Saturday, May 25, 2019 – 15.90
I was sluggish in the morning and didn’t start walking until 7:30 AM. Little Jimmy Spring was closer than I had thought – the data points in eTrails are funny here – and flowing strong below the trail.
15-20 tents were still pitched in the campground when I arrived. My sluggish peers! The campground was nice enough, but both of the locks were broken on the outhouse I went into. I can’t perform under these conditions…
On my way to Islip Saddle, a group of hikers told me that someone fell off the ridge yesterday and was getting evacuated today. I saw the helicopter as I started down the South Fork Trail. Is witnessing two helicopter rescues during one hike above average? IT SHOULD BE.
The South Fork Trail starts behind the picnic benches at Islip Saddle. The PCT passes above and two hikers shouted down to me ‘the PCT is up here!’. Ah, the SFT detour is so unpopular that people don’t even know where it begins… The first section of the trail was in good condition, a pleasant stroll through the forest. After ten or fifteen minutes, I met two day hikers who gave me a detailed description of trail conditions ahead, also mentioning that they were walking the trail in both directions. I concluded that okay, this trail can be hiked and won’t inflict trauma. Necessarily.
Here’s a photo of one of the first sketchy bits I encountered, and a good representation of the average degree of sketchiness on the SFT:
There were three deadfall obstacles. Here’s the first. I climbed above, but looking at the obstacle from the other side, it may have been easier to go below.
Soft and narrow trail after the first obstacle:
Deadfall obstacle 2/3 was easy to slip beneath:
Between the second and third obstacles, I encountered the first place where the trail was essentially gone.
Getting scared? Here are some random flower photos:
Here’s the third obstacle. I tried to climb over. Don’t try to climb over! I was swarmed by tiny biting ants. I ended up climbing the slope above the trail.
After the third obstacle I hit another place where the trail had basically eroded away:
The walk through the upper canyon was pleasant, but the lower canyon was gorgeous, with high rugged cliffs.
More scary trail. The second picture sort of looks like a nightmare, but it’s actually the trail.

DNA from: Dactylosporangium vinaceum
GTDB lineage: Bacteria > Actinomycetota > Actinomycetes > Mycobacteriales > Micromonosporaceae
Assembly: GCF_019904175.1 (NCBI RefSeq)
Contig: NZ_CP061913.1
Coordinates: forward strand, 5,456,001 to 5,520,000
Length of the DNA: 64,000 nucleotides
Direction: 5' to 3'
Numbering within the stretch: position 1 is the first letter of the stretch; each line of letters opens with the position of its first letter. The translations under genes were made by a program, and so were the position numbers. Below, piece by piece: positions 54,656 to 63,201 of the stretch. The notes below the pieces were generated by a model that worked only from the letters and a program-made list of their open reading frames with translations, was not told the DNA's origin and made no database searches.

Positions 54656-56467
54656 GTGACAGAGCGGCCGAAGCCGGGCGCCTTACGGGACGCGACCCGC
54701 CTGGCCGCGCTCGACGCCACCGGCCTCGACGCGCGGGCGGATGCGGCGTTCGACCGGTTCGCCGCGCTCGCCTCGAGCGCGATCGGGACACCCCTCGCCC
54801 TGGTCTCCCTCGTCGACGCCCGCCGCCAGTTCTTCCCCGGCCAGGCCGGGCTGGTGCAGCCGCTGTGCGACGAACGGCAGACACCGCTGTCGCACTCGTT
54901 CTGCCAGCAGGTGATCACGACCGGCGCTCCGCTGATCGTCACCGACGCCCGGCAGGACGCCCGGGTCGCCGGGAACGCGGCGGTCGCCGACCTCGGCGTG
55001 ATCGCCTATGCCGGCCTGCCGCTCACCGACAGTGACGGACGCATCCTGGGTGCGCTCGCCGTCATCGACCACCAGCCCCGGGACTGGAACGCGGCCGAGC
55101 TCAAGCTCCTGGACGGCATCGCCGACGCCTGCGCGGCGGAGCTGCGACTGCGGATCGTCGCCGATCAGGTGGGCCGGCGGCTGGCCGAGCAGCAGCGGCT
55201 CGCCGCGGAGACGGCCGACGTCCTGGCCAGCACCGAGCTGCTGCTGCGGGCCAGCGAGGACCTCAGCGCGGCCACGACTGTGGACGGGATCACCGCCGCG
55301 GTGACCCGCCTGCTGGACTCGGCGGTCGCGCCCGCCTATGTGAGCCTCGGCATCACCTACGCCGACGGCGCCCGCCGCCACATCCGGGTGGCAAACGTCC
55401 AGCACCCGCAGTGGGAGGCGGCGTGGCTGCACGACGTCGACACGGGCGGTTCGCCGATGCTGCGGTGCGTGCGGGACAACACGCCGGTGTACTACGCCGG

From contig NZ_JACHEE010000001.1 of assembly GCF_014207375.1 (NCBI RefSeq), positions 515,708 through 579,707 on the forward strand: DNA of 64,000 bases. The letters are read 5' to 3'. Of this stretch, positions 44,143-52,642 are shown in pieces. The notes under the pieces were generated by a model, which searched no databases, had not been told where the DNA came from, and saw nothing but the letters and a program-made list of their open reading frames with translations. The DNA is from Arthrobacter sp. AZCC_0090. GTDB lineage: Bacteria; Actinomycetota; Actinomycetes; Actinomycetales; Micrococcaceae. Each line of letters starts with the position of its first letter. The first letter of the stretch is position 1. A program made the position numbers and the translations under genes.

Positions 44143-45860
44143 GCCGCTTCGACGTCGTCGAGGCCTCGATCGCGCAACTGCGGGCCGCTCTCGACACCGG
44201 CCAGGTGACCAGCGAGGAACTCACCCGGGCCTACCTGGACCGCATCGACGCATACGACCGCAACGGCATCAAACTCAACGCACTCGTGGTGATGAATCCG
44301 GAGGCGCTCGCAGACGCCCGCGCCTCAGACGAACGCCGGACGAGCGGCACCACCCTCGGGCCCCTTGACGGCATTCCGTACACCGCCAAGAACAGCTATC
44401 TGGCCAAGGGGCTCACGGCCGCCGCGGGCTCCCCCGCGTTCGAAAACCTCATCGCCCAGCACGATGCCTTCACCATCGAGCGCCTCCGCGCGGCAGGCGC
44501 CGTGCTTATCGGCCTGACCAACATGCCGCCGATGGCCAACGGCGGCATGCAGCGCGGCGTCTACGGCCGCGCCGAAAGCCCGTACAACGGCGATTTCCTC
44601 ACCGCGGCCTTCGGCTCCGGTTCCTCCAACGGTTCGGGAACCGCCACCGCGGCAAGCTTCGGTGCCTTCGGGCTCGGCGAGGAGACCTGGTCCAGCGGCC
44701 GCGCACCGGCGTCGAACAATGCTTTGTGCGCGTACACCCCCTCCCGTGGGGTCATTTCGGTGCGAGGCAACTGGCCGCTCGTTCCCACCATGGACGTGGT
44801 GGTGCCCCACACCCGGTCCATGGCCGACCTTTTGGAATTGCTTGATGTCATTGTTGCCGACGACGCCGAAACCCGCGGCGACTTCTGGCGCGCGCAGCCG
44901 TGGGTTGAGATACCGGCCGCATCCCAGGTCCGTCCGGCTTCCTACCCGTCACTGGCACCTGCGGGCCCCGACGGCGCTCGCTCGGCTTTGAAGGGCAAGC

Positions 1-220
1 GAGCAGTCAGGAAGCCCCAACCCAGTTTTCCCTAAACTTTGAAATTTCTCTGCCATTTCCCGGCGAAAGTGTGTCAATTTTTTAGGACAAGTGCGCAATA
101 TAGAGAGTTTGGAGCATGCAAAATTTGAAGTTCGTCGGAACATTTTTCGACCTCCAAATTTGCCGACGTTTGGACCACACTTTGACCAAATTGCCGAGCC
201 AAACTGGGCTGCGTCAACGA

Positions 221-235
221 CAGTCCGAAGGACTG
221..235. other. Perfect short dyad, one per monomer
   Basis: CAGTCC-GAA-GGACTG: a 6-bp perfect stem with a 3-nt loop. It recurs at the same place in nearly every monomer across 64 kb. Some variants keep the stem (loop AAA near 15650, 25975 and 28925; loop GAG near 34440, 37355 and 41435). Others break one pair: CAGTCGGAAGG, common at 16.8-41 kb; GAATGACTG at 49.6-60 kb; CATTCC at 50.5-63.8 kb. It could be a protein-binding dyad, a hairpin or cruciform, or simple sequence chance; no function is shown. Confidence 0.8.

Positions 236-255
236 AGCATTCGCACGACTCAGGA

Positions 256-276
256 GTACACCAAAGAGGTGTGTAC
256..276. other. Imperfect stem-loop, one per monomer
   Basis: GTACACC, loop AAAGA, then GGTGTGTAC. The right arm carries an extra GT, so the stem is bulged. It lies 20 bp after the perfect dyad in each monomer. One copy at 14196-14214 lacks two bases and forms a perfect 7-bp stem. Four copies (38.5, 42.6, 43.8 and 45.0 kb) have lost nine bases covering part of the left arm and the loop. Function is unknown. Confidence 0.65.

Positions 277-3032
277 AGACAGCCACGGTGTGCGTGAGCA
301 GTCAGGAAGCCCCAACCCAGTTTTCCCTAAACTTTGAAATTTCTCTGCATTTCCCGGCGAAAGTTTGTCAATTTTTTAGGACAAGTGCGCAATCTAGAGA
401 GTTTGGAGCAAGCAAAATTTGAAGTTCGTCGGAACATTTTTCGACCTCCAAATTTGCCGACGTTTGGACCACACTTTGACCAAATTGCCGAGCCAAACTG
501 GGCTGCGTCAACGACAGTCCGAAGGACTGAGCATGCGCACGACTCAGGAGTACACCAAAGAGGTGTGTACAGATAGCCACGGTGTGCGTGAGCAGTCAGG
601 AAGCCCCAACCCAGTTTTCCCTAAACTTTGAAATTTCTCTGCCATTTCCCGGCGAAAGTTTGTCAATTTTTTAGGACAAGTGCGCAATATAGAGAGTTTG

The couple that I had met earlier passed me near the bottom of the canyon, still in good spirits. My nerves were frayed and I was glad to step onto the friendly canyon floor. Unfortunately there was graffiti on the rocks around the creek, the ne’er-do-wells of this region apparently having gotten bored with vandalizing Deep Creek.
Today is Saturday, and South Fork Campground was crammed with car campers. Its location is nice, but there was broken glass and such around. I saw people standing in the creek with an inflatable boat. The creek… it’s not big enough…
Like I mentioned in my last entry, the PCTA describes the trail from Islip Saddle to South Fork Campground as the part of the detour in worst condition, so I was hoping that things would improve once I forded the creek and started along the High Desert National Recreation Trail. I did so, finding a deer tick on my ankle during my next break. Gross! Continuing along, I found three men with beer cans sliding on their butts down an eroding slope between two switchbacks. That’s possibly the worst behaviour I’ve ever witnessed on a trail, but I didn’t want to confront them myself. If I’d had some young PCT bucks with me I would have complained, then made my escape while the young PCT bucks were getting beat up.
Overall, the trail between South Fork Campground and the Devil’s Punchbowl was in much better condition than the SFT. Holcomb Canyon Creek had lovely established campsites, a good alternative to South Fork Campground (don’t camp between the Devil’s Punchbowl and Devil’s Punchbowl County Park, the trail is filled with tourists). I would have liked to camp at the creek, but the weather is supposed to be bad tomorrow – yes, again – so I wanted to see as much as possible today.
The Devil’s Punchbowl was highly impressive. I would recommend visiting the Devil’s Chair, because it’s there. To continue along the detour, take the unmarked trail at the junction.
Finally PCT signage, at the Devil’s Punchbowl County Park junction.
Past the junction, I met two older day hikers. The man exclaimed ‘Oh, a PCT hiker actually hiking the PCT!’ and at first I thought that he was referring to this being the ‘official’ detour, but it turned out that he thought the normal PCT route uses the Manzanita and High Desert National Recreation Trails from Vincent Gap to Burkhart Junction and doesn’t go over Mt. Baden-Powell at all. You would think that he would believe someone currently hiking the PCT about where it goes, but when I corrected him, he refused to believe that he was incorrect. Okay, whatever.
I camped less than a mile before Cruthers Creek. I’m so happy to have had a day of gorgeous weather!